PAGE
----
It is a tiny village south of Malindi town but is buzzing with fishing activities. The fishing village of Mayungu is famous for supplying fish consumed in the North Coast. But it is also infamous for the unending mistreatment of the stateless Pemba tribe by State officers.
Few minutes to 6am, about 50 boats are loaded with fishermen preparing to go out to work. Among them is 50-year-old Ali Said Kombo.
Kombo says the fishing expedition will take at least six hours. His boat has six people onboard, and all but Kombo are members of the Pemba community from Tanzania.
Kombo has to accompany the six because they have fishing permits and valid Tanzanian passports to avoid the risk of being arrested by Kenyan authorities.
Mayungu village is considered to have the largest population of people from the Pemba community.
“It is a shameful thing that I must be in the company of people with identification documents to ply my trade. I am not a free man,” Kombo says as one of his colleagues fixes the portable engine on the wooden boat.
After a short prayer the fishermen embark on their journey, singing and chanting as they row out into the blue waters. A few hours later, they reach their destination where they find small white containers floating on the water.
They have improvised ways of ensuring that their fishing equipment does not get lost in the ocean and the floaters made of plastic jerry cans tied with ropes help to mark the location of the nets.
The real work now begins and the fishermen start pulling the ropes from beneath the sea. It takes about five minutes for four fishermen to pull one cage out of the water, only to discover that their catch was one fish. They extract the lone fish and drop the cage back into the water.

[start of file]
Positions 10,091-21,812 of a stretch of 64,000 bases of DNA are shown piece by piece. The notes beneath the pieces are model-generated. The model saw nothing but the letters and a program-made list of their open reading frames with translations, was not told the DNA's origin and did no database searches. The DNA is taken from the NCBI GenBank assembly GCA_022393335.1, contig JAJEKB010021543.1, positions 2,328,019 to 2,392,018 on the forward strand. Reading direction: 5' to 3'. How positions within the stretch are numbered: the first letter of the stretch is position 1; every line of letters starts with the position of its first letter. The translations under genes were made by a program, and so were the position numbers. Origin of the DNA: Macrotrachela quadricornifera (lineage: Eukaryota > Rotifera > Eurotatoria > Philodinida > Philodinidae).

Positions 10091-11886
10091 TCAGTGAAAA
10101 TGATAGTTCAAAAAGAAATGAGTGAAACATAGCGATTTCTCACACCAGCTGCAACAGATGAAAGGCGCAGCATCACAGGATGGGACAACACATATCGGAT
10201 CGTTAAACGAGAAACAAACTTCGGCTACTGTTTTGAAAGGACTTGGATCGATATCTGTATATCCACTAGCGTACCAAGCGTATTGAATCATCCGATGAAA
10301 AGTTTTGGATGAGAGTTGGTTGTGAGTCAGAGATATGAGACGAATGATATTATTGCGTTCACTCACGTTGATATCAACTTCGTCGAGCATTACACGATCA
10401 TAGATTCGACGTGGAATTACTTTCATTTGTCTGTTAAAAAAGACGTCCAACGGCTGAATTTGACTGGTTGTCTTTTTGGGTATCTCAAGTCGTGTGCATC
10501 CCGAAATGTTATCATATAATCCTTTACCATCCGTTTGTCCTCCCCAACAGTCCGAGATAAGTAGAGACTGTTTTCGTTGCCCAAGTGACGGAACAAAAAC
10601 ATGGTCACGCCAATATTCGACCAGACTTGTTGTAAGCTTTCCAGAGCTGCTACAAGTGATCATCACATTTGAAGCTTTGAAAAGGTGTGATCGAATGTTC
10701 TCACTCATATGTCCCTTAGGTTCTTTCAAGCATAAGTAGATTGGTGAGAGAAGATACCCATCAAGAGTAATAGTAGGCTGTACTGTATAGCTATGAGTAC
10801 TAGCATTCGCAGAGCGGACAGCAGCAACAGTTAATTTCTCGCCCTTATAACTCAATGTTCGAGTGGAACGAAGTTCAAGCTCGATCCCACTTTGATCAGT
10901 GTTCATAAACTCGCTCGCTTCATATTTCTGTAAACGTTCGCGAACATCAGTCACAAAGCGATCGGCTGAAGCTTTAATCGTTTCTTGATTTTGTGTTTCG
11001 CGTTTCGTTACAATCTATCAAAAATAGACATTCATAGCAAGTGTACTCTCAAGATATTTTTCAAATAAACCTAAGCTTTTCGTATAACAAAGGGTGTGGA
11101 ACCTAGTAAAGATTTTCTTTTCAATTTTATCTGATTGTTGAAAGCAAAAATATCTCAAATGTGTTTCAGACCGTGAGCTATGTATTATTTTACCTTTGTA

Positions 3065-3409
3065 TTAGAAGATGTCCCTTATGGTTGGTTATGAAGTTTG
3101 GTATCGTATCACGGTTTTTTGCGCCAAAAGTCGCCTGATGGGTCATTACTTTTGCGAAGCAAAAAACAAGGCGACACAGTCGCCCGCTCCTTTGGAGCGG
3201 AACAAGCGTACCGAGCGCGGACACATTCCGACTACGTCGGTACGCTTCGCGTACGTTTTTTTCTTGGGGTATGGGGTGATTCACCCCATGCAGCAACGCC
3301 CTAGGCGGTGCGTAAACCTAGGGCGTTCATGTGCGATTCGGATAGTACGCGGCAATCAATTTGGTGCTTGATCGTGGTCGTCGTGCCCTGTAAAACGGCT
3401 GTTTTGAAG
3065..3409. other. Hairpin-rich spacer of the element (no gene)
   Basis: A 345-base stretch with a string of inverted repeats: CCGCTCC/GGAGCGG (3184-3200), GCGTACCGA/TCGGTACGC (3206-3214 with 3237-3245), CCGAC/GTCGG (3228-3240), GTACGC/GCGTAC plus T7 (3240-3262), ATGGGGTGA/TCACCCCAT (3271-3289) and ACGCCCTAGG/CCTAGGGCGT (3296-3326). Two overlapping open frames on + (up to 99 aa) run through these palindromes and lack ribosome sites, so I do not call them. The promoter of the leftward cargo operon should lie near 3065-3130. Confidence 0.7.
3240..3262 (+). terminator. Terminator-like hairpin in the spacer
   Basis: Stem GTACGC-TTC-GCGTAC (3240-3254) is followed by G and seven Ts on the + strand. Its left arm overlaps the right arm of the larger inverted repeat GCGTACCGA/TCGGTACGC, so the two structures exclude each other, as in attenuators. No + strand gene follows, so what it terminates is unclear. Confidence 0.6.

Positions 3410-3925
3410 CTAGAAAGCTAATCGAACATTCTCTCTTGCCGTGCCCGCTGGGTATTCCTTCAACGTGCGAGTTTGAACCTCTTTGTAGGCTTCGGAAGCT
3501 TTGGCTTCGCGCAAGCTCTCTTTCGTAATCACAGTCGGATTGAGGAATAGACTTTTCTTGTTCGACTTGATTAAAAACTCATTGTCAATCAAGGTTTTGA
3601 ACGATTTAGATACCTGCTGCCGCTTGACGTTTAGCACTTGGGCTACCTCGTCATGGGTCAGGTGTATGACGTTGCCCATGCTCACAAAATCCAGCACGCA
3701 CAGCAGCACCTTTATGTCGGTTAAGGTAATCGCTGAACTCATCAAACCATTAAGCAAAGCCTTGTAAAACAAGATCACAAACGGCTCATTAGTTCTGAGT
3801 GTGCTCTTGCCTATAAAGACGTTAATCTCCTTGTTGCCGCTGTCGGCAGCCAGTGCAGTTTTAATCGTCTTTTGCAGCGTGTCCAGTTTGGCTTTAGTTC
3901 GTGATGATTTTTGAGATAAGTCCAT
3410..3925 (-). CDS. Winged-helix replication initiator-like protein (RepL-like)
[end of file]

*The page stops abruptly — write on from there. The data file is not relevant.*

“This is our life, our business and our only hope for survival,” Kombo says as he pulls one more floating container. “The sea is good but sometimes unforgiving,” he says.
The second cage comes out with two red snappers, which are extracted and the cage dropped back into the water.
“Today is a good day because we have not seen any Coast Guard boat or marine boats,” says Kombo.
The sailor is member of the Pemba community in Kenya who is stateless and has never been to Tanzania where Pemba island is located.
“I was born in 1964 at Kichaka Mkwaju village in Shimoni area, Kwale County and I have never been in Tanzania at any moment,” Kombo says.
He adds that his grandfather is a Duruma who married a woman from Pemba in Tanzania.
“I departed Shimoni to look for greener pastures and I settled here in Mayungu village in 1972. It wasn’t an easy venture since I feared the authorities because of the harassment we faced as a community,” he says.
“Our lives depend on the sea and fishing, but sometimes there is no catch and we count the losses. It is usually this way and only once or twice a month do we get a good catch” he says.
Kombo narrates the harassment they face as a community, stating the lack of an Identification Document as the root cause of their trouble. Some of his community members have even adopted Giryama names to enable them to get IDs.
“We can’t get fishing licences and we have to hang on the backs of our fishing colleagues from other tribes to survive,” he says.